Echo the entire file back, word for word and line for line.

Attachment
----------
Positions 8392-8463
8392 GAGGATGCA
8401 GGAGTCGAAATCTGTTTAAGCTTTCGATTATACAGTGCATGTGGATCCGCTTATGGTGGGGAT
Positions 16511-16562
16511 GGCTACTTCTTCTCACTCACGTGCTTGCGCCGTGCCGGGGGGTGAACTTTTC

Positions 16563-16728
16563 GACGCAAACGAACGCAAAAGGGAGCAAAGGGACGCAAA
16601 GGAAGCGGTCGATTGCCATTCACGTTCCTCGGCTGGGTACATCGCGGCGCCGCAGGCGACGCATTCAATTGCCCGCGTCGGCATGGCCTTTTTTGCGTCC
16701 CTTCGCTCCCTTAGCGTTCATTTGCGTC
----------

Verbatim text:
Positions 8392-8463
8392 GAGGATGCA
8401 GGAGTCGAAATCTGTTTAAGCTTTCGATTATACAGTGCATGTGGATCCGCTTATGGTGGGGAT
Positions 16511-16562
16511 GGCTACTTCTTCTCACTCACGTGCTTGCGCCGTGCCGGGGGGTGAACTTTTC

Positions 16563-16728
16563 GACGCAAACGAACGCAAAAGGGAGCAAAGGGACGCAAA
16601 GGAAGCGGTCGATTGCCATTCACGTTCCTCGGCTGGGTACATCGCGGCGCCGCAGGCGACGCATTCAATTGCCCGCGTCGGCATGGCCTTTTTTGCGTCC
16701 CTTCGCTCCCTTAGCGTTCATTTGCGTC